On encryption software and NIST:

    (i) Valid encryption processes for data at rest are consistent with NIST Special Publication 800–111, Guide to Storage Encryption Technologies for End User Devices.

    (ii) Valid encryption processes for data in motion are those which comply, as appropriate, with NIST Special Publications 800–52, Guidelines for the Selection and Use of Transport Layer Security (TLS) Implementations; 800–77, Guide to IPsec VPNs; or 800–113, Guide to SSL VPNs, or others which are Federal Information Processing Standards (FIPS) 140–2 validated. [42742  Federal Register / Vol. 74, No. 162 / Monday, August 24, 2009 / Rules and Regulations]

    NIST rules out any encryption that wasn't tested by them, so if you're using something that was contracted out to be built for you, but never validated by NIST, you're not getting safe harbor from the HITECH breach notification requirements.  Likewise if you're using encryption software that is outdated, like those found in Windows Word 2003 or earlier, as mentioned by El Emam et al.

    It's not just a matter of using encryption.  You've got to use the right encryption: FIPS 140-2 validated encryption.

    You've Got to Wonder...

    Reading the above, you've got to wonder if there are HIPAA-covered entities out there that are essentially breaking the law because they don't know better.


    Related Articles and Sites:
    http://www.jmir.org/2011/1/e18/#ref51

     
  • HIPAA Encryption: Medical Researchers Get Some Recommendations From Colleagues

    In a paper titled "How Strong are Passwords Used to Protect Personal Health Information in Clinical Trials?" El Emam et al. note that most researchers involved in clinical trials are not properly using data security tools like encryption.  This is not necessarily because the researchers are not trying but because they're not aware that there are potential problems with what they're using.

    Researchers in Clinical Trials are Aware of the Need for Security

    Researchers conducting clinical trials are very aware for the need for data security.  Not only do they handle sensitive information on a regular basis, which would definitely be classified as protected health information (PHI), they also need to ensure "data integrity" and deal with aspects dictated by the Food and Drug Administration (FDA).  Not complying with regulations would not only mean potential fines (say, under HIPAA/HITECH) but also losses due to delays in rolling out a new drug.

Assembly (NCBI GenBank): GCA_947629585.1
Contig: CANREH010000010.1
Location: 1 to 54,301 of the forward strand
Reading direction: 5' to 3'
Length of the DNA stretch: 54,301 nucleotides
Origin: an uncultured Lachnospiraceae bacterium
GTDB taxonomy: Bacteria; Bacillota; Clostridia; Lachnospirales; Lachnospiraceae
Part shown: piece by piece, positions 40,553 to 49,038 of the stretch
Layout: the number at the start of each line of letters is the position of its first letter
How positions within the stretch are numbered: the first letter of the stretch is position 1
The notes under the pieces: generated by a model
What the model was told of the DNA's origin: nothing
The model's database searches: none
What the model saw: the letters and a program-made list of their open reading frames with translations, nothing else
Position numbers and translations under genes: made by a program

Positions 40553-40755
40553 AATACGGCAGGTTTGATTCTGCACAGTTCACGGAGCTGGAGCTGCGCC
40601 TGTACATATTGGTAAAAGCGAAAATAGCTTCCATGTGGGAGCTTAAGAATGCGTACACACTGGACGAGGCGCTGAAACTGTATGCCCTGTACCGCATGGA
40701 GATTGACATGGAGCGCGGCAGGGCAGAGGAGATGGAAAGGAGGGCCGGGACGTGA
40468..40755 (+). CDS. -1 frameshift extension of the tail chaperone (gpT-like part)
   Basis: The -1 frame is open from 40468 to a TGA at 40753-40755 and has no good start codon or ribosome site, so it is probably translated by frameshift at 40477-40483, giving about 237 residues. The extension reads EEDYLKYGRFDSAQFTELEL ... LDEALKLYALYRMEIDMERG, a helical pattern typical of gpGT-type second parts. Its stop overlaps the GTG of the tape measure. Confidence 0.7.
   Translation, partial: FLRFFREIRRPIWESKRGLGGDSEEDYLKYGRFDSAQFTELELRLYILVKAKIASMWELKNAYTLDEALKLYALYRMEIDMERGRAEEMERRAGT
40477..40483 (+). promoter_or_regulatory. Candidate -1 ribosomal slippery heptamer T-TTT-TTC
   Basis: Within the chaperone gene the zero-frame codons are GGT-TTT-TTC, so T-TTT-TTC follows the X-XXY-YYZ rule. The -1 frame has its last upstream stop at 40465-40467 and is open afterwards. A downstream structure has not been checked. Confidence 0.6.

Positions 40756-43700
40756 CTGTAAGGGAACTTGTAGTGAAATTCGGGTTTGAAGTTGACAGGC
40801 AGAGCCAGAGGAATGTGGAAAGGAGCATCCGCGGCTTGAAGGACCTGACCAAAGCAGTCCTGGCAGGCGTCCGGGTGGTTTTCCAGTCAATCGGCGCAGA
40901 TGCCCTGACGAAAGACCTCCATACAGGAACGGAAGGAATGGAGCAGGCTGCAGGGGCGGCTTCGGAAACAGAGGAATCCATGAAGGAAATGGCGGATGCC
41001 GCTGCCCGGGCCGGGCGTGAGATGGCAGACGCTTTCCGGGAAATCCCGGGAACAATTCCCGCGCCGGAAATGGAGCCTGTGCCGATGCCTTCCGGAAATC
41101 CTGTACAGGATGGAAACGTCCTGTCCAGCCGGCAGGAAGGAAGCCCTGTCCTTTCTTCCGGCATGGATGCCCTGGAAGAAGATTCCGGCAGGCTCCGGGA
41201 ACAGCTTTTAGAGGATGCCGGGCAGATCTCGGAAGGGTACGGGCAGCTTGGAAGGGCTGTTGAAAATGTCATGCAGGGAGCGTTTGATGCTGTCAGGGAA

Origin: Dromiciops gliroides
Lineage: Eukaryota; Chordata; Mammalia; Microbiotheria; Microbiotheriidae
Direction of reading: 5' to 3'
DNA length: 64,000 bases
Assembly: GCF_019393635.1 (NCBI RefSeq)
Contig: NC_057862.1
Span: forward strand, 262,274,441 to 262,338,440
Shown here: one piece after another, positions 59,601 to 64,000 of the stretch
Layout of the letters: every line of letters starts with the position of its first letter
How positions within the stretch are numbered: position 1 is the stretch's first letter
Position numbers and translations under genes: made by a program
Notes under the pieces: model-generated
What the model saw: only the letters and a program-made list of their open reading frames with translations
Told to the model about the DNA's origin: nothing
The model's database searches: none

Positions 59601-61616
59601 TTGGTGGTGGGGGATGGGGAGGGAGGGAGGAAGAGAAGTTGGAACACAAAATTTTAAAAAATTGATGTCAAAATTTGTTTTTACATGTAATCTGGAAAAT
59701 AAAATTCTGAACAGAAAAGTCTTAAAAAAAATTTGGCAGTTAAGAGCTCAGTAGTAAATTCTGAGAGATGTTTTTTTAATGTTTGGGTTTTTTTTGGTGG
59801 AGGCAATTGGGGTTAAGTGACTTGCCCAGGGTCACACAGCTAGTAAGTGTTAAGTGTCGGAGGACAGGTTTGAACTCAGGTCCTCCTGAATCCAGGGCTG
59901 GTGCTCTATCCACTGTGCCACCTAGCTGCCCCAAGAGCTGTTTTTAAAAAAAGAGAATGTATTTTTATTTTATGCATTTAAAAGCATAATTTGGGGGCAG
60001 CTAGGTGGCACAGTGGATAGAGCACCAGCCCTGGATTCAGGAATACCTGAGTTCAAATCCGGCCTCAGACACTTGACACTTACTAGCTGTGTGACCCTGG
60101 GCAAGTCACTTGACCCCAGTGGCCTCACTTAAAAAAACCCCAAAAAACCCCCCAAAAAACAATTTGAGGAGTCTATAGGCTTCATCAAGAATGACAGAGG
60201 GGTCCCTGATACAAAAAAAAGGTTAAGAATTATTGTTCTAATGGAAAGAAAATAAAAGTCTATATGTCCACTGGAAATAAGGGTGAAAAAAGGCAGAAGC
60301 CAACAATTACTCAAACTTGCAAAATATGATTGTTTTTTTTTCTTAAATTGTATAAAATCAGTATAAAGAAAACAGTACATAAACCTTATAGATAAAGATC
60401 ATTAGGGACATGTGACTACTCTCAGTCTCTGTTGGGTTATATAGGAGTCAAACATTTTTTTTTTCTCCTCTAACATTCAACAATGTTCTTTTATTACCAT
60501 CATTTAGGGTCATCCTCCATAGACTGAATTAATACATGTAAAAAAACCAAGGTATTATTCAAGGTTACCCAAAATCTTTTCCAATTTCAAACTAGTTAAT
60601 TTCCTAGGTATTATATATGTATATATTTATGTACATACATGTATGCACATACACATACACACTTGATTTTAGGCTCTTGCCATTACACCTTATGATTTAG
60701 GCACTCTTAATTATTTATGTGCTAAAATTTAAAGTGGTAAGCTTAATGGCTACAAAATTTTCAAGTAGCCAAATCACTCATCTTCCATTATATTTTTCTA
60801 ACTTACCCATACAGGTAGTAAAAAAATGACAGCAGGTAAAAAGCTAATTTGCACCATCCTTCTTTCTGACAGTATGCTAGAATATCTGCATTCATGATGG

Consequently, there is a lot of effort spent on ensuring data security. The paper's authors found that most researchers who participated in a survey used encryption to secure data.  But, this did not necessarily mean that things were OK.

    Weak Passwords, Weak Encryption, Shared Passwords

    The authors of the paper concluded that clinical researchers were not up to snuff when it came to data security.  As already mentioned, it's not because they were not trying.  Rather, it's because they failed to grasp certain intricacies when it came to data security.

    One area that needed shoring up was the use of weak passwords.  El Emam et al. were able to recover passwords to 14 out of 15 encrypted files provided by researchers.  The authors of the paper were not hackers themselves.  Rather, they found two off-the-rack solutions ($30 and $130 each) that searched for passwords brute-force.  All 14 passwords that were recovered were done so in less than 24 hours.

    (The authors of the paper are aware that 15 samples is not a statistically relevant data pool.  However, the authors also note that those who provided the files were comfortable in the strength of their data security, so it's expected to be biased towards researchers who are security-aware and actively protecting data.)

    Finding such passwords, in such a short time, is only possible when passwords are weak: because it's too short, or because the password is composed of a word found in a dictionary, or because it's an often-used password.